Can I Keep My Assets? Richmond Bankruptcy Exemptions
What Can I keep if I go bankrupt in Richmond?
While it might sound too good to be true you can keep some of your possessions when you go bankrupt in Richmond, known as the bankruptcy exemptions.
These assets are called bankruptcy exemptions, because they are exempt from seizure by your Licensed Insolvency Trustee.
Richmond Bankruptcy Exempt Assets
The BC exemptions apply to the equity in the asset, which is the value of the asset when all liabilities are deducted from the value of the asset. The assets you can keep when going bankrupt in BC are:
Equity in a home in Greater Vancouver and Victoria = $12,000. In the rest of the province = $9,000;
Equity in Household items = $4,000;
Equity in a vehicle = $5,000; The vehicle exemption drops to $2,000 if the debtor is behind on child care payments (to facilitate the enforcement of Maintenance Orders);
Equity in work tools = $10,000;
Exemptions are in effect for all registered retirement savings plans (RRSP’s, RRIF’s and DPSP’s (Deferred Profit Sharing Plans). However, any Contributions that were deposited within the 12 months prior to going bankrupt will be recovered (clawed back) and given to the insolvency estate.
Equity in essential clothing and medical aids is unlimited.
As you can see you do not lose everything when you file for bankruptcy in Richmond.
In fact, most debtors filing for bankruptcy in Richmond, are able to keep a wide variety of property.
If you would like to speak with a professional about how the Richmond bankruptcy exemptions would impact your situation the best thing for you to do is to schedule a time to review your assets with a licensed Richmond Bankruptcy Trustee.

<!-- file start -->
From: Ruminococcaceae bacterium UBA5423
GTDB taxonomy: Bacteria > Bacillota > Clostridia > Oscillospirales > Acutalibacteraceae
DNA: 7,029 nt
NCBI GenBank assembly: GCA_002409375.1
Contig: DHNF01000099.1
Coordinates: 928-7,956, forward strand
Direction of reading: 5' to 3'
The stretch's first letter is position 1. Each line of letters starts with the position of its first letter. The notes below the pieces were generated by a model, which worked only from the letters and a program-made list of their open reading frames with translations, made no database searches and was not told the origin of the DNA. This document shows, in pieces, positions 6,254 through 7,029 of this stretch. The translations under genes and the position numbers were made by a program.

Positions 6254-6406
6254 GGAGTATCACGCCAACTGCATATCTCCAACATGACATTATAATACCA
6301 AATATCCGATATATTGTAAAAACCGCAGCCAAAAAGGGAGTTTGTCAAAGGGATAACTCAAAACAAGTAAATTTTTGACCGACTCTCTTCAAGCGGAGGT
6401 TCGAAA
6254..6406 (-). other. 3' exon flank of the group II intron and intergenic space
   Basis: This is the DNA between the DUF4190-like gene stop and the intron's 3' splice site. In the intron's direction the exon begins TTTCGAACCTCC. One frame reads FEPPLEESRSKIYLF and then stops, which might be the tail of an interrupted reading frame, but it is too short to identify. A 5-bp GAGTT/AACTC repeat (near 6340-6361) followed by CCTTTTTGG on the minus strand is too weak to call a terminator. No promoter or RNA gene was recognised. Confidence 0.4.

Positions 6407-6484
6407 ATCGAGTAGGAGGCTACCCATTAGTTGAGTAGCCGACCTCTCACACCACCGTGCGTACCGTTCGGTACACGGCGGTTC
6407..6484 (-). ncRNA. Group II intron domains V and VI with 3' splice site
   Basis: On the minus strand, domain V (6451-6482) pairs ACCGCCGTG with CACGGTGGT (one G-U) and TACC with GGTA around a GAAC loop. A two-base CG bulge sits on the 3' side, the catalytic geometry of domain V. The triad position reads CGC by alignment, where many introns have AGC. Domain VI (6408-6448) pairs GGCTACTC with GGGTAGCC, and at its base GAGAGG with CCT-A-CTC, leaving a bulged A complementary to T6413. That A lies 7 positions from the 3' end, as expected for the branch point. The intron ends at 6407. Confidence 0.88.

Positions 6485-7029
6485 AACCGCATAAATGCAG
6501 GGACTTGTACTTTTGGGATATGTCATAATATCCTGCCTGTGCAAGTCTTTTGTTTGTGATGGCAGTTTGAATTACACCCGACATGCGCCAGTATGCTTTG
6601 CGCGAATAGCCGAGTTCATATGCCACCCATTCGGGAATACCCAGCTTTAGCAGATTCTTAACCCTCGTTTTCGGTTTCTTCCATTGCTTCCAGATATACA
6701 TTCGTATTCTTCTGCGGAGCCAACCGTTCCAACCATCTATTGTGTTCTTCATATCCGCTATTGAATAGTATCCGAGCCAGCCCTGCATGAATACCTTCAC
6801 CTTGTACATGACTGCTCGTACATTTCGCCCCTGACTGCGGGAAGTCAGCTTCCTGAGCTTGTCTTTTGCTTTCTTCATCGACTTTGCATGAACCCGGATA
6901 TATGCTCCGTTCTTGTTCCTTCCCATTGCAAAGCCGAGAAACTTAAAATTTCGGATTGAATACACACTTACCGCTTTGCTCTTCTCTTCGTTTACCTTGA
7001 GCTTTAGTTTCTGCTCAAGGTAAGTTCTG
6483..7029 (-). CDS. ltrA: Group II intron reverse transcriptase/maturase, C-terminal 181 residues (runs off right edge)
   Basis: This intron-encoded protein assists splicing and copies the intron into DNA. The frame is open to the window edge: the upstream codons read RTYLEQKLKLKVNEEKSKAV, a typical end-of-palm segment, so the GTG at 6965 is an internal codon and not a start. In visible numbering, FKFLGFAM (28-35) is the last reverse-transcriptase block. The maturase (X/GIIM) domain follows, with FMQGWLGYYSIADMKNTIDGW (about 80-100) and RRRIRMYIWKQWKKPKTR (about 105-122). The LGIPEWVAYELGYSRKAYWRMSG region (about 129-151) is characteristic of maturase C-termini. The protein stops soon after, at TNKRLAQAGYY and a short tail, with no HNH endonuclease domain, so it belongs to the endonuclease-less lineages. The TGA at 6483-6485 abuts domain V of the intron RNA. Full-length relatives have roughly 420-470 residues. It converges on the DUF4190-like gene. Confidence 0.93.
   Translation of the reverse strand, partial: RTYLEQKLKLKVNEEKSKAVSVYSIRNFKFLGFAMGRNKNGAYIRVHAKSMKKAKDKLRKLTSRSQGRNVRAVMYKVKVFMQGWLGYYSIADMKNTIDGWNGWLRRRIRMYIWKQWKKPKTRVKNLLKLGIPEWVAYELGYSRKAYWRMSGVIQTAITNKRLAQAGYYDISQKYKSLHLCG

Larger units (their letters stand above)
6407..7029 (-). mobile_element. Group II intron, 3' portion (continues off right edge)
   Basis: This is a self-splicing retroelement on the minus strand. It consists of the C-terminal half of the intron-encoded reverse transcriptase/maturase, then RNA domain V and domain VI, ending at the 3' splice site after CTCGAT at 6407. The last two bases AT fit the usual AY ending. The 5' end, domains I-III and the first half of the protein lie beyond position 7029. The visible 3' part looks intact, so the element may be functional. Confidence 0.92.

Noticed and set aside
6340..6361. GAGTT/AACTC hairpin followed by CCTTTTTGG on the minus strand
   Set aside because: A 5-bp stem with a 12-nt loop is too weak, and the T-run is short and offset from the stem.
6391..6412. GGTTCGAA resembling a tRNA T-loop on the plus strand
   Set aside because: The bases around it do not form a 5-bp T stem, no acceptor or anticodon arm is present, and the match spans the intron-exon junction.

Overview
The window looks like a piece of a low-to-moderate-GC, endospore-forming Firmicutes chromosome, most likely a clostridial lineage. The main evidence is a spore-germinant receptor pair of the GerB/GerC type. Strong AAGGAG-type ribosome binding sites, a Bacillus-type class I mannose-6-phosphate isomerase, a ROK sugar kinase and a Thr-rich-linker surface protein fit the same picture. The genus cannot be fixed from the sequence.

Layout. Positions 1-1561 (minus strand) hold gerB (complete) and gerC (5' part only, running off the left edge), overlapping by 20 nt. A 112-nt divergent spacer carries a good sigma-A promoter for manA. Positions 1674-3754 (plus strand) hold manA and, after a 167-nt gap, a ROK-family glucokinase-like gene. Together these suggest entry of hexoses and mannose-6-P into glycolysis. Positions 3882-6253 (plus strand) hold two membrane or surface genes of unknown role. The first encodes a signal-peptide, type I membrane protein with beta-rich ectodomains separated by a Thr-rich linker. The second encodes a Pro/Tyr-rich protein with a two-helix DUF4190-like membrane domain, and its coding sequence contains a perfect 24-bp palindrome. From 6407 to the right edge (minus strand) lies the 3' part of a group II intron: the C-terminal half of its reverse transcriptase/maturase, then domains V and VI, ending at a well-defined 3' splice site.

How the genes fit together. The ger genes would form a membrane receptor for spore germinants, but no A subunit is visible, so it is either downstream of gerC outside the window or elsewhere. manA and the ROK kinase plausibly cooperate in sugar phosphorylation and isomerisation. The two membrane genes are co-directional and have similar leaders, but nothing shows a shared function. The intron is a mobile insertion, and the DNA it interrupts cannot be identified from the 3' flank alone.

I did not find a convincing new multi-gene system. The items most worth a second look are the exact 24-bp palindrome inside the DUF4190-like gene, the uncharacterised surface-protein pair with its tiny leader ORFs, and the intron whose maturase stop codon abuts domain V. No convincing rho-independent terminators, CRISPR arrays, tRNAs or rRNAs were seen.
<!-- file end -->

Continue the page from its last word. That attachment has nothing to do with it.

They will be able to advise you what assets you can keep should you file for bankruptcy.
Why are some assets exempt?
Bankruptcy is a process that allows an honest but unfortunate debtor to get a fresh financial start.
However, to achieve the fresh financial start, you need to keep some dignity and some essential assets as a starting point for you and your family to rebuild your financial lives.
These essential assets are your bankruptcy exemptions, and are defined in the law.
What about my bank account?
Your bank account is not an exempt asset in bankruptcy.
However, you should carefully arrange your banking in bankruptcy, to ensure that no inappropriate payments go to your creditors.
You can keep your dignity, but exemptions are complicated
If you file for bankruptcy, you can keep some assets that are essential for you to live your life, provide for your family, and make a living.
Exactly what you can keep depends on your personal circumstances.
Bankruptcy exemption rules are complicated, and change from time to time. Professional advice is essential.
You could keep all your assets (and avoid the matter of exemptions) by filing a consumer proposal – a negotiated settlement between you and your creditors.
Although this option costs more than a bankruptcy, it may help reduce your feelings of guilt.
For more details on bankruptcy exemptions in Richmond and for answers to your other questions about bankruptcy and consumer proposals, please contact our personal Licensed Insolvency Trustee in your area and arrange for an initial consultation, free of charge.
This federally-licensed professional will examine all the circumstances of your case and advise you on the options available to you.